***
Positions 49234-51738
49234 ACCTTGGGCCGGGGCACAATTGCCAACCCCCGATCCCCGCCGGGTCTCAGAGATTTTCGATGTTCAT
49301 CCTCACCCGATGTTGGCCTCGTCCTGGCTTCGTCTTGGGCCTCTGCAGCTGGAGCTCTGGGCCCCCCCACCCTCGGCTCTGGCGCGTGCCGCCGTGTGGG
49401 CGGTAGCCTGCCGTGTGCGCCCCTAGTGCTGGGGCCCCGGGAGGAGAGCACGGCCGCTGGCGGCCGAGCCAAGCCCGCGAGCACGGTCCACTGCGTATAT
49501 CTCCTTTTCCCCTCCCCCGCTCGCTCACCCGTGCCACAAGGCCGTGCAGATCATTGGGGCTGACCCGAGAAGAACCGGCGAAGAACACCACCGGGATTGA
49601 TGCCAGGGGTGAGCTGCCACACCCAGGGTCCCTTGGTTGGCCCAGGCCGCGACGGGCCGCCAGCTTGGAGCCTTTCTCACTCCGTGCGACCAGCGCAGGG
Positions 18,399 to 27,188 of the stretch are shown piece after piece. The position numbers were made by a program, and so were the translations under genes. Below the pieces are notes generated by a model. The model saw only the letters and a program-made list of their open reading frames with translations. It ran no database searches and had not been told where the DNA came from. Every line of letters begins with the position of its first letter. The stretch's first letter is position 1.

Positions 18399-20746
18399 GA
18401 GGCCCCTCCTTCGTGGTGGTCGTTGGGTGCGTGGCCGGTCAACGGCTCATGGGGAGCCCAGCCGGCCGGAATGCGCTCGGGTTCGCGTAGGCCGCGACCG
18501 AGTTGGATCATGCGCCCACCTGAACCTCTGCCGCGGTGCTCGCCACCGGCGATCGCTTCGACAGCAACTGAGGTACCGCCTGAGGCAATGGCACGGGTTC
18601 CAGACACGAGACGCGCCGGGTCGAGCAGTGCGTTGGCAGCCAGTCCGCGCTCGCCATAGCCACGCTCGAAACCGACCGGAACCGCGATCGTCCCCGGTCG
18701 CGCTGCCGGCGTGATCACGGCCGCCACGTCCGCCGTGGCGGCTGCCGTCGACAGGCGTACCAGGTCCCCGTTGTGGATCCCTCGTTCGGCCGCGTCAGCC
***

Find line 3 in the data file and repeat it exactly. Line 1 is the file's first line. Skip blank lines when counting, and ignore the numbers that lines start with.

49301 CCTCACCCGATGTTGGCCTCGTCCTGGCTTCGTCTTGGGCCTCTGCAGCTGGAGCTCTGGGCCCCCCCACCCTCGGCTCTGGCGCGTGCCGCCGTGTGGG